4. You love them for who they are—warts and all. There are no perfect men and women. We are all flawed in some way. Even soul mates will disagree and have ups and downs, but those episodes will straighten rather than damage the relationship. A soul mate loves you just as you are. They don’t try to change you, but accept you wholeheartedly, and love even the quirky things you do that occasionally drive them nuts. 

5. It's passionate. Your relationship with a soul mate is deeper and more intense than anything you’ve ever experienced. This can be both good and bad, but soul mates can get beyond the dark days to the happiness waiting for them.

6. You can do anything TOGETHER. Soul mates are united against the world. They can overcome anything together. The relationship is built on mutual respect and compromise with togetherness as the glue to hold everything in place. 

7. You're on the same mental wavelength. Soul mates often think of one another. It’s not uncommon for them to call one another at the same time. Out shopping they might pick up something the other needs without it even having been mentioned. Life might separate them physically at times, but the mental connection still exists. 

8. You have faith in one another and feel safe. This is a critical aspect. Trust and faith. No matter the size or gender of your soul mate, when you are with them, you feel secure and protected. If the person you’re with plays on your insecurities in any way, even if the other nine points fit, you can be sure they aren’t your soul mate. 

9. You can't imagine life without them. Walking away voluntarily from your soul mate is an impossible task. Many people who lose their soul mates spend the rest of their days alone because it’s impossible to replace them. In the movie, The Notebook, the scene at the end illustrates the power of the connection between soul mates. 

10. You are honest and forthcoming with them. There are no secrets, no hidden agendas between soul mates. You look one another in the eye. Your connection is deep and demands the truth at all times.
Not everyone will find their soul mate, but in Echoes of the Past, Tony and Michelle do. As you read the novel, see if you can find the Ten Elements of the Soul Mate in their story.

Born Mohawk, raised white, forensic pathologist, Michelle Thomas is trapped between two worlds—this one and the spirit world where the ghosts of those who’ve drowned speak to her. Haunted by crippling nightmares of her own drowning death and erotic dreams of a phantom lover, she strives to make sense of her life. When two suspicious deaths occur at the Lake of the Mountain Resort, she’s sent to investigate. She’ll face the greatest challenge of her career when her past and her present collide. One of these men is her future, but which one—the rich and powerful Mayor Ron Davies, or Tony Steele, the hydrology professor who may be responsible for his students’ deaths? Charged by the spirits of her Mohawk ancestors to atone for her previous sins by protecting Lake of the Gods, can Michelle solve the murders, save the sacred waters, and fulfil her destiny?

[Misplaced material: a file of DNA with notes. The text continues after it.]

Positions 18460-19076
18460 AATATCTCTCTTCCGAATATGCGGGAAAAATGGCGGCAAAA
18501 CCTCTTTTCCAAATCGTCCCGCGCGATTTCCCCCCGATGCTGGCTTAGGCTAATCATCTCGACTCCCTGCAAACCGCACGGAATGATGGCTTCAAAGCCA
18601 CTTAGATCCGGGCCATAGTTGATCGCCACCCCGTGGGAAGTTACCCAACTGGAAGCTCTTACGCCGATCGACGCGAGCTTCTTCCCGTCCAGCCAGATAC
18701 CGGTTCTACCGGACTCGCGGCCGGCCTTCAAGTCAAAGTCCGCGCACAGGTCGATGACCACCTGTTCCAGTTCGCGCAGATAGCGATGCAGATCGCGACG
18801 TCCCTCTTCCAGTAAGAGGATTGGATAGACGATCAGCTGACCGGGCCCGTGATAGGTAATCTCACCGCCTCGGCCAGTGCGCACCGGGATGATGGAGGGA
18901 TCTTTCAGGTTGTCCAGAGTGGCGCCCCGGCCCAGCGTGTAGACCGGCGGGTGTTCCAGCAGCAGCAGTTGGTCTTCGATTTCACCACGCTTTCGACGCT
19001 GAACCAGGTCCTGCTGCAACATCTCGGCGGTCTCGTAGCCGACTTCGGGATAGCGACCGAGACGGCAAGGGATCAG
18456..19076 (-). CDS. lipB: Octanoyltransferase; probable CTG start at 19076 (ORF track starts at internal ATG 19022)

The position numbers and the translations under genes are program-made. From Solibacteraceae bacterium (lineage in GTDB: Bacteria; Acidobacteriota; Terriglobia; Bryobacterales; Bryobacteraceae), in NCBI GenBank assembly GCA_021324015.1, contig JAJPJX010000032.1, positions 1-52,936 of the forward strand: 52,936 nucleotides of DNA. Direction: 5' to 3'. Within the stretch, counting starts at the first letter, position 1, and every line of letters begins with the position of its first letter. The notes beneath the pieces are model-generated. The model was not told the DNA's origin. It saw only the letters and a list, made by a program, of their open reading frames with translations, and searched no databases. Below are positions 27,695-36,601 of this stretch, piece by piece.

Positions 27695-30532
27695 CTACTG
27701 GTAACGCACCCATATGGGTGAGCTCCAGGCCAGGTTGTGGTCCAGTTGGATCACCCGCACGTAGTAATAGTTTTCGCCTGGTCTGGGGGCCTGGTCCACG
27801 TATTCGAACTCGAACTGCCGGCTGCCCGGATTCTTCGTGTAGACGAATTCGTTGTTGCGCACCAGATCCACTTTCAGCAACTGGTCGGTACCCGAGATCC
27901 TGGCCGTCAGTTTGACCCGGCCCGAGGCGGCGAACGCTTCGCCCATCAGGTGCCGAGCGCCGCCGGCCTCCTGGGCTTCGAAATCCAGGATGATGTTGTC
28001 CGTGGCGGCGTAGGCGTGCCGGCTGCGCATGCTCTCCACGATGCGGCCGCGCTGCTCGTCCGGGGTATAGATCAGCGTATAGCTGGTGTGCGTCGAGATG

Release Date July 11, 2014

Purchase Echoes of the Past from SCP.
Check my Website for other purchase options.

About Susanne:  Susanne Matthews was born and raised in Cornwall, Ontario, Canada.  She’s always been an avid reader of all types of books, but always with a penchant for happily ever after romances. In her imagination, she travelled to foreign lands, past and present, and soared into the future. Today, gets to spend her time writing, so she can share her adventures with her readers. She loves the ins and outs of romance, and the complex journey it takes to get from the first word to the last period of a novel. As she writes, her characters take on a life of their own, and she shares their fears and agonies on the road to self-discovery and love.

Follow Susanne on her:  Website    Blog    Facebook page    Twitter @jandsmatt

Amazon author page    and    Goodreads author page

Tuesday, July 22, 2014 | By: Lynn

What Books Do

The world is getting bigger. Can you feel it? It’s sort of like when a bell rings, an angel gets its wings. But in this case, when the world adds a new reader to its population, the world expands…for that person.

It’s been amazing to witness the transformation right in my household. The sheer pleasure and pride and excitement are fun to be a part of. I’ll explain.

My husband always encouraged our kids to read, as, of course, did I. They all grew up to be reading adults. The kind of readers who read all kinds of books and enjoy them. But my husband kept hidden from them that he didn’t read. He knew how, but whenever we talked about it he said he wasn’t a good reader. He didn’t like reading. Then a few years ago I pointed out how odd that he so believed reading was a good thing, but he didn’t read. He agreed. But still didn’t start reading.

Another time, I told him my life had been so enriched by the books I’ve read. I talked about learning things and engaging with different places and people than I would ever actually do in person. I told him he’s missing out on all the good stuff. I remember what he said: “You’re probably right. I’ll consider it.”